The President’s call to remake a wing of high-school on German lines. Vocational training for the high-tech jobs of the future.
Jobs and education got a lot of attention in the President’s State of the Union address the other night. Education, starting pre-K. Jobs and education planted right in high school.
German-style, said the president. Schools and corporations working together to put high school grads on a track straight into a job. And not old-fashioned “vocational education” – wood shop, mechanics, hair dressing. The call here is for high tech
This hour, On Point: high schools, educating to a job. Plus we’ll look at the President’s “College Scorecard,” sizing up your “bang for the buck” in higher ed.
Alyson Klein, reporter for Education Week.
Stanley Litow, vice president of corporate citizenship & corporate affairs for IBM and president of IBM’s foundation. He helped develop New York City’s Pathways in Technology Early College High School (P-TECH).
Simon Field, senior analyst in the Education and Training Policy Division at the Organisation for Economic Co-operation and Development (OECD).
Closing Segment on the White House’s College Scorecard
From Tom’s Reading List
CNN “Rewarding high schools for high-tech curriculum doesn’t mean every student will head to college. Obama mentioned “those German kids” who come up through schools that make sure they’ve got the skills for a job by the time they graduate. He pointed to P-Tech in Brooklyn, where graduates leave with a high school diploma and associate’s degree in a high-tech field.”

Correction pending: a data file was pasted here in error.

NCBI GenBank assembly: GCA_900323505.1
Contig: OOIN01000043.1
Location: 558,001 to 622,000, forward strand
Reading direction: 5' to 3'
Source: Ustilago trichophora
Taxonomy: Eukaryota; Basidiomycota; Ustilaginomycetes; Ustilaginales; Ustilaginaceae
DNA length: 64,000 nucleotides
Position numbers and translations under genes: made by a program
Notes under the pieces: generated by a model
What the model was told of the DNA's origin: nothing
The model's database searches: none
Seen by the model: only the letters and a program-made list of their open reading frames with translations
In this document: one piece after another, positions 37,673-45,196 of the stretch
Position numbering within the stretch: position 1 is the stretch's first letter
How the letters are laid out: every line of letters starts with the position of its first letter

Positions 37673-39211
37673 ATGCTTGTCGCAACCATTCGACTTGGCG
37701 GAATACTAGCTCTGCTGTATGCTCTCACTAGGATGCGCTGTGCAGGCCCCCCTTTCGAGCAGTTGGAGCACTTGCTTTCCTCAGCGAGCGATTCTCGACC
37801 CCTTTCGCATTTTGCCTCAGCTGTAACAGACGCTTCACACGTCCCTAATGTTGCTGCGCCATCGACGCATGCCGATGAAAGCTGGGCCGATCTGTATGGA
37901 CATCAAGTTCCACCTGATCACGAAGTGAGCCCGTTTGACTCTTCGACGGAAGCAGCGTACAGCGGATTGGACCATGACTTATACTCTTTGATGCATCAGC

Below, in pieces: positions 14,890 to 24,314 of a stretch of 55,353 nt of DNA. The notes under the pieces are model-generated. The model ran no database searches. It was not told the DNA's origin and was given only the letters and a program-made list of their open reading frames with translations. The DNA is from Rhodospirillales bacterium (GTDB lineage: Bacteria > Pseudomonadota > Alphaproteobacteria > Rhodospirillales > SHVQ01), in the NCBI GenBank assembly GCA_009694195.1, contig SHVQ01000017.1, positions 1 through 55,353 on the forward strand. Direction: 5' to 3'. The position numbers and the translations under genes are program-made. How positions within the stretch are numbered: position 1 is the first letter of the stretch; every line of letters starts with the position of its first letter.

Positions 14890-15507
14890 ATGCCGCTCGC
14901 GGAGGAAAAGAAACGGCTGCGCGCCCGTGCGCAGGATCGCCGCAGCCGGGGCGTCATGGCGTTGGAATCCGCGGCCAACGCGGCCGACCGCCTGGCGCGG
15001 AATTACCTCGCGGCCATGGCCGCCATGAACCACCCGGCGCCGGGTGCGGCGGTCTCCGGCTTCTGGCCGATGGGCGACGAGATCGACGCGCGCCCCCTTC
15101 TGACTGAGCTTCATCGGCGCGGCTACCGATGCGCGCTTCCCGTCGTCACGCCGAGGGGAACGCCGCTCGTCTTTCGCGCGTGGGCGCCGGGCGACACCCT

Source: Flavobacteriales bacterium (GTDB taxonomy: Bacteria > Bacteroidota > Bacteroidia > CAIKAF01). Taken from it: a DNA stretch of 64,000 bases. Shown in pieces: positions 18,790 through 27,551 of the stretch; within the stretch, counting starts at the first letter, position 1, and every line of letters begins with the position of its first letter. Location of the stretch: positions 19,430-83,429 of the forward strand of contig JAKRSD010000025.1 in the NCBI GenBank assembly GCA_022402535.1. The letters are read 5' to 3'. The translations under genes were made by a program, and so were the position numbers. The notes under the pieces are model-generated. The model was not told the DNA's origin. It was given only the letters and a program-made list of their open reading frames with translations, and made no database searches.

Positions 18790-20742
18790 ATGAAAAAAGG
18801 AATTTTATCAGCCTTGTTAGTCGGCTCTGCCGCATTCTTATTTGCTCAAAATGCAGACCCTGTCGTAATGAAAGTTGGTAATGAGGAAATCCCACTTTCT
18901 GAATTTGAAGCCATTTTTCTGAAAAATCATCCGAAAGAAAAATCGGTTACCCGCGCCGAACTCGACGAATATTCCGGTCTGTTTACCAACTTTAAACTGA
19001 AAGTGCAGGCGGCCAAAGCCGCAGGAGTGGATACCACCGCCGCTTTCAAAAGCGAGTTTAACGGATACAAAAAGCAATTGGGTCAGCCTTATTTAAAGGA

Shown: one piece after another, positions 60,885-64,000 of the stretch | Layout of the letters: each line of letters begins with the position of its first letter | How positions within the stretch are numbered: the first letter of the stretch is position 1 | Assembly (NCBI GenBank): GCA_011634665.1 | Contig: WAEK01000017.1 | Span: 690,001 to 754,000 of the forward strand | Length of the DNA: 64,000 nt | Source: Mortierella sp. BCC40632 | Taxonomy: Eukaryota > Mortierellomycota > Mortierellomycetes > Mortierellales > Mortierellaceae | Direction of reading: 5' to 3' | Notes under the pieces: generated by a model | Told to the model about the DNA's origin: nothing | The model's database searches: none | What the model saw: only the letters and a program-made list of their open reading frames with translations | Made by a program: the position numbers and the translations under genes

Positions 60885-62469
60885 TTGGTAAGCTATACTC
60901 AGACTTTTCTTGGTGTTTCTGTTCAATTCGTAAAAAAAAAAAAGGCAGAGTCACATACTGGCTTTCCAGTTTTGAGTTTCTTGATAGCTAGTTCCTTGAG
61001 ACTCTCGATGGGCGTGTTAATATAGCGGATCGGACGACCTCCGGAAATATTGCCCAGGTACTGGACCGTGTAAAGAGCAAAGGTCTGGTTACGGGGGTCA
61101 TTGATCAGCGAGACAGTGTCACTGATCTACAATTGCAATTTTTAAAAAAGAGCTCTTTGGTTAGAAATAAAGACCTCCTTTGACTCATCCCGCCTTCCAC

Education Week “Obama also wants to see Career and Technical education programs—which were due for an update last year reauthorization—revamped to put more emphasis on preparing students for post-secondary education and the workforce. The administration put forward a blueprint for updating the program last year that called for making a portion of the funding competitive, which generally jibes with the broad proposal in the speech.”
The Courier-Journal (Louisville, KY) “The caller wanted to know about Henning’s job in Louisville and the on-the-job apprenticeship training program he went through. After five years with the company and 8,000 hours of experience under a journeyman machinist, Henning now oversees his own apprentices. Then the caller invited him to the State of the Union address as a guest of the First Lady.”